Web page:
This is, understandably, a touchy subject. However, it is also one that recent events have shown should have been addressed more widely some time ago. Donald Trump may have brought the situation to a head, but our problem with white supremacy and the conditions that lead to fascism has a much longer history. If you think about this in strictly binary terms, the USA is not a fascist state. On the other hand, to think more broadly about it, where can we mark the point that fascism starts? This seems worth thinking about in light of us entering what some have described as our own “Weimar period.”
To begin with, let’s establish what is meant here when I say “fascism.” This isn’t necessarily a simple thing to define, although it has been described in simple terms as “capitalism in decay” and “the peak of imperialism.” Umberto Eco’s essay on Ur-Fascism is widely regarded as an excellent resource on this topic. While it is more of a description of attributes than a definition, Lawrence Britt’s list of “The 14 Characteristics of Fascism” is also a good quick reference, and will work for the purposes of this article.
Journalist and YouTube personality Beau of the Fifth Column has an interesting video, called “Let’s talk about blending systems of government,” in which he addresses a viewer question asking him if there is an equivalent to Social Democracy “on the other side.” To paraphrase Beau’s breakdown of the question: if Social Democracy is “socialism lite,” is there an equivalent “fascism lite” on the right? He goes through the list of 14 characteristics mentioned above, and one by one, examines what might happen if one were to “lighten up” each item on the list a bit. You might be surprised at how well the picture that emerges describes the system in the US. If you take issue with that premise, I implore you to go watch the video, and consider it for yourself.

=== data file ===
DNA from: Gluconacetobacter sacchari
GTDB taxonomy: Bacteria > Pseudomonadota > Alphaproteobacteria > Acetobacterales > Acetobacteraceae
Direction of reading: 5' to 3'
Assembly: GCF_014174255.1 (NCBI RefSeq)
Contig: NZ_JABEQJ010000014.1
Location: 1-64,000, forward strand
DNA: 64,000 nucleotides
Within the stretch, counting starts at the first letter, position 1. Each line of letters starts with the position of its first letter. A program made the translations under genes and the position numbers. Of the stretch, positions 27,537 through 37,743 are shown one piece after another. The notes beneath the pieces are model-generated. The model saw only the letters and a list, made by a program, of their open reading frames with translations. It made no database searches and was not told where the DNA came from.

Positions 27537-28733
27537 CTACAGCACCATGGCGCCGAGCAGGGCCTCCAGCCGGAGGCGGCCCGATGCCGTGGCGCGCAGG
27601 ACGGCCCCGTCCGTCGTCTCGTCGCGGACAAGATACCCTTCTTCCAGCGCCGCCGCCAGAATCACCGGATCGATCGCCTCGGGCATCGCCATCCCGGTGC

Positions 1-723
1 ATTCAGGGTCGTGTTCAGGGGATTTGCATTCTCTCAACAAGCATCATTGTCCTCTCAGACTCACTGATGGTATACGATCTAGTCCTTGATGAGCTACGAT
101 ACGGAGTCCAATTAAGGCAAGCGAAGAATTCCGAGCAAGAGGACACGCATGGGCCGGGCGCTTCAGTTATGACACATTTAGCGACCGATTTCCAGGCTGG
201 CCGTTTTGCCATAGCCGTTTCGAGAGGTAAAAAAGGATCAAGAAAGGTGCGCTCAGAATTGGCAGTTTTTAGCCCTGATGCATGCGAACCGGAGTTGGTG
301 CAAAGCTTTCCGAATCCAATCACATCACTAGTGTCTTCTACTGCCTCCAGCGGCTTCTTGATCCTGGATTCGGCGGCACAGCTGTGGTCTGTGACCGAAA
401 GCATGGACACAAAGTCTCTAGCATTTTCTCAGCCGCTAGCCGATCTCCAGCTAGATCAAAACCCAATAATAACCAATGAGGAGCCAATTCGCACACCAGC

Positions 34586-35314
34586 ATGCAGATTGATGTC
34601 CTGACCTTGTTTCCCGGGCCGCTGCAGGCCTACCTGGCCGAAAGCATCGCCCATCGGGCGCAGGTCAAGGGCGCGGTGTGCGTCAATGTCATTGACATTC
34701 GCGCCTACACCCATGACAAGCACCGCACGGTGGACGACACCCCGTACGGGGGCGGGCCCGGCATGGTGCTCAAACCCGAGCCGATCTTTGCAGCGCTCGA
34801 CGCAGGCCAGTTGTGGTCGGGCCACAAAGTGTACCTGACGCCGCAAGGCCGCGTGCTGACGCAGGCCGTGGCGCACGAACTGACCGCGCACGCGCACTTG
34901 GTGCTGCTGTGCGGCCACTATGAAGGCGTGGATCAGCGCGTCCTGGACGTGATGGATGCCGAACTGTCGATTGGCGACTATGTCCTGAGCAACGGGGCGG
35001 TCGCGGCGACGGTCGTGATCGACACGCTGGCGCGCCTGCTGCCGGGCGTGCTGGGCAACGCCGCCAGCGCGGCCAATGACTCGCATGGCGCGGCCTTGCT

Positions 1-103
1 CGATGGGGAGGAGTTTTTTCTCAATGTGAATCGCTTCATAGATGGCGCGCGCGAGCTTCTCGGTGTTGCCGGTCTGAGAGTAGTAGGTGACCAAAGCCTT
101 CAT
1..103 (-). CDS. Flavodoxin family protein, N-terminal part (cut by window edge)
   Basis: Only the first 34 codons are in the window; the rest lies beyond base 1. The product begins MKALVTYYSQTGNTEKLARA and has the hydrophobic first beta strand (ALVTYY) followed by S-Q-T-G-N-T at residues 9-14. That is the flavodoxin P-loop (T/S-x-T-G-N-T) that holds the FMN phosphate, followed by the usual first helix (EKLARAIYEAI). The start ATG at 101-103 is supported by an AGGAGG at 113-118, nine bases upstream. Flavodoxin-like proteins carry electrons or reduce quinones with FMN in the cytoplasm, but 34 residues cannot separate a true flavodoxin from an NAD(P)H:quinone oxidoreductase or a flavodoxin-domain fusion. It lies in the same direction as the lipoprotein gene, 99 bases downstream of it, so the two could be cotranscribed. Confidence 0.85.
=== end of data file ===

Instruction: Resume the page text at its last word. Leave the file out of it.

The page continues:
I won’t go through the whole list here, but I will point out that the US is home to the world’s greatest surveillance state, and that was true even before Trump. I will also point out that there have been warnings of white supremacists infiltrating law enforcement for some time now, and the investigations of the recent storming of the Capitol, however you choose to characterize it, show how deep that really goes. People have also been warning of our descent into a police state for years, and as if to prove their point, the police answered the recent protests against their brutality with more brutality.
It also seems worth noting that we already have laws that address things like the events in D.C. on Jan. 6, and the answer to these problems is not more authoritarian overreach like the PATRIOT Act. That will only lead to more abuse of power and things like the FBI creating fake terror plots to entrap “terrorists” who actually turn out to be no such thing. It should also be noted that regardless of how you feel about those who suggest these laws, tools like this can be used by anyone in power. In terms of prevention, it should also be noted that the severity of punishment has been found to have “little constant independent or additive effect” in deterrence of crimes.
So, what’s to be done? If we examine the stories of former neo-nazis, we often find that a common thread between them is a troubled past. I’m not suggesting that we need to feel sorry for current neo-nazis, or that there is any one simple answer to fighting fascism. However, all things considered, it does seem to suggest that it might be better to improve conditions here, and thus prevent some of the things that lead people down that path, than to become more authoritarian.